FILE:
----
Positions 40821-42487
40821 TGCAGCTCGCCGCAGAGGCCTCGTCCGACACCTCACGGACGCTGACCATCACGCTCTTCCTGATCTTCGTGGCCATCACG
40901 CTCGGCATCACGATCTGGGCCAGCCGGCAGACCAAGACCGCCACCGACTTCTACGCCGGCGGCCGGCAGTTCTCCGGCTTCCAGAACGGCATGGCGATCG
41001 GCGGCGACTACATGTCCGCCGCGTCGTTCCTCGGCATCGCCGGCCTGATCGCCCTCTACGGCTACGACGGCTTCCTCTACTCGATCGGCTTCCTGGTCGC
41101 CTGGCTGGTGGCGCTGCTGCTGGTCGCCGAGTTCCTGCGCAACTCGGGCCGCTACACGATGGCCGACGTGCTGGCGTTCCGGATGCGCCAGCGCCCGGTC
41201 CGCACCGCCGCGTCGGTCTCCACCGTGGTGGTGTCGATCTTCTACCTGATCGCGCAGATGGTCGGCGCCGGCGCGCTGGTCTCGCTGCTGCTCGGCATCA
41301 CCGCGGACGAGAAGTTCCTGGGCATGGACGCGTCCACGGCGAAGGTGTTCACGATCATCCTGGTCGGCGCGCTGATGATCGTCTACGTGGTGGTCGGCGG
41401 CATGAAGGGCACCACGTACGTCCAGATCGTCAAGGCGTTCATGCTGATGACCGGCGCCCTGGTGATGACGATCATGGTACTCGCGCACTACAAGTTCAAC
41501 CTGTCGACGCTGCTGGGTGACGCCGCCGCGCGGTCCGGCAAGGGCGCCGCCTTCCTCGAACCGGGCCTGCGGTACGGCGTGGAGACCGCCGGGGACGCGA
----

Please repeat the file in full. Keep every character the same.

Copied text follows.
Positions 40821-42487
40821 TGCAGCTCGCCGCAGAGGCCTCGTCCGACACCTCACGGACGCTGACCATCACGCTCTTCCTGATCTTCGTGGCCATCACG
40901 CTCGGCATCACGATCTGGGCCAGCCGGCAGACCAAGACCGCCACCGACTTCTACGCCGGCGGCCGGCAGTTCTCCGGCTTCCAGAACGGCATGGCGATCG
41001 GCGGCGACTACATGTCCGCCGCGTCGTTCCTCGGCATCGCCGGCCTGATCGCCCTCTACGGCTACGACGGCTTCCTCTACTCGATCGGCTTCCTGGTCGC
41101 CTGGCTGGTGGCGCTGCTGCTGGTCGCCGAGTTCCTGCGCAACTCGGGCCGCTACACGATGGCCGACGTGCTGGCGTTCCGGATGCGCCAGCGCCCGGTC
41201 CGCACCGCCGCGTCGGTCTCCACCGTGGTGGTGTCGATCTTCTACCTGATCGCGCAGATGGTCGGCGCCGGCGCGCTGGTCTCGCTGCTGCTCGGCATCA
41301 CCGCGGACGAGAAGTTCCTGGGCATGGACGCGTCCACGGCGAAGGTGTTCACGATCATCCTGGTCGGCGCGCTGATGATCGTCTACGTGGTGGTCGGCGG
41401 CATGAAGGGCACCACGTACGTCCAGATCGTCAAGGCGTTCATGCTGATGACCGGCGCCCTGGTGATGACGATCATGGTACTCGCGCACTACAAGTTCAAC
41501 CTGTCGACGCTGCTGGGTGACGCCGCCGCGCGGTCCGGCAAGGGCGCCGCCTTCCTCGAACCGGGCCTGCGGTACGGCGTGGAGACCGCCGGGGACGCGA